In total, I spent ten days in the hospital. Six of those, I was on bed-rest. They had me on blood-thinners – pills and shots, prednisone – a steroid to reduce the inflammation in my colon, and several other medicines. I was worried about all of the school I was missing. Technically, I should have failed the semester, as students in Professional Block aren’t allowed to miss more than three of the same class. I missed three math classes. But my teachers were wonderful and let me stay (and I finished the hardest semester of my college career with a 4.0!)
There were some really hard hospital days. I am always so confused by doctors who tell me to rest, and yet wake me up every hour on the hour for vitals and breathing treatments. Quite the conundrum. I felt extremely incompetent and helpless. Having to call your nurse to brush your teeth or help you use the bed-pan makes you so thankful for the days you can do those small things on your own.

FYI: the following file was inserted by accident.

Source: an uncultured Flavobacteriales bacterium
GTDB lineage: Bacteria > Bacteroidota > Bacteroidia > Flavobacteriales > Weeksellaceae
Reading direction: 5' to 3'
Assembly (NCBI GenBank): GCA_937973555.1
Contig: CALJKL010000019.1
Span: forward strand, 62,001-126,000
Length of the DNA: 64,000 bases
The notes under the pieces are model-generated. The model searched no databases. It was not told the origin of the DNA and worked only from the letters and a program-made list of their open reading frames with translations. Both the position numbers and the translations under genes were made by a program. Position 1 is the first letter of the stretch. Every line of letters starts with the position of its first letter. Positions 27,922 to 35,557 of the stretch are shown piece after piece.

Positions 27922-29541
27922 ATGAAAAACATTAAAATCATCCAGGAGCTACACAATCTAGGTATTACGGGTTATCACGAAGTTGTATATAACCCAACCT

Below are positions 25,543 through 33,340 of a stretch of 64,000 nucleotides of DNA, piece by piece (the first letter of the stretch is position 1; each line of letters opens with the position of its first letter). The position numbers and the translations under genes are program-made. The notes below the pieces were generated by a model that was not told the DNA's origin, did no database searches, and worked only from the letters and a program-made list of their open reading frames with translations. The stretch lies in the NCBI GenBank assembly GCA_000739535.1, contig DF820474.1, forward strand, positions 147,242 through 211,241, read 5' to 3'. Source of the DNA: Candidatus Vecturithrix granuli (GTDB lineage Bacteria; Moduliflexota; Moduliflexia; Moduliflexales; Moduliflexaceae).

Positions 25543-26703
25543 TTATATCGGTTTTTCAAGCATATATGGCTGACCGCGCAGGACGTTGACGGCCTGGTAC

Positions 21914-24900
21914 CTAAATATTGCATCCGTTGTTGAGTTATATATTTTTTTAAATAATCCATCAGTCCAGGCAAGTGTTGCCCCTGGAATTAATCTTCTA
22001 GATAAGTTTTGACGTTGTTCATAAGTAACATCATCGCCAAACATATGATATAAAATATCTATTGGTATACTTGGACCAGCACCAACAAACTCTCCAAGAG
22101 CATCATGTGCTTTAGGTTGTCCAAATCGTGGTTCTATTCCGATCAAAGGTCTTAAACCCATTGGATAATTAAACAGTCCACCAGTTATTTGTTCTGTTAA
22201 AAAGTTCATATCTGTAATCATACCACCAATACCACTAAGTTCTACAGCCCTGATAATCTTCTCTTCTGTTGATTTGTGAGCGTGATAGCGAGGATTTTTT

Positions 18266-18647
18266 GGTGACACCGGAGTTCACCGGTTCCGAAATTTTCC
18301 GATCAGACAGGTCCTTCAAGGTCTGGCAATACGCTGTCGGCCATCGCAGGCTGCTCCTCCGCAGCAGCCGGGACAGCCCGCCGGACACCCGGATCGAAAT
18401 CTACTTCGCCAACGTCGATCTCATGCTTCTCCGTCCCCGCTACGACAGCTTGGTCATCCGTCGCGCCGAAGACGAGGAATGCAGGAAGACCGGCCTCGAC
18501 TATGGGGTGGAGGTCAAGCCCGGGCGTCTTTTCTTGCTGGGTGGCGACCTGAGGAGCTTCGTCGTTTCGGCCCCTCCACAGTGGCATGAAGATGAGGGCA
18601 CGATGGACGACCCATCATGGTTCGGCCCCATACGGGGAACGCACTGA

There were also some wonderful days, too. I’ll never forget the day my group of closest friends came and started pressing all the buttons on the equipment. They brought me a bag full of things like face wipes and breath spray so I didn’t feel quite as much like an invalid. The night I was taken to the ICU, my nurse – who also happened to be an unbelievably attractive male – stayed in the room with me and watched Pretty Little Liars and let me use his phone charger. I really enjoyed having cable, too. The shower I took the day I was taken off bed-rest (after six days of no showers) was probably the best shower I have ever taken.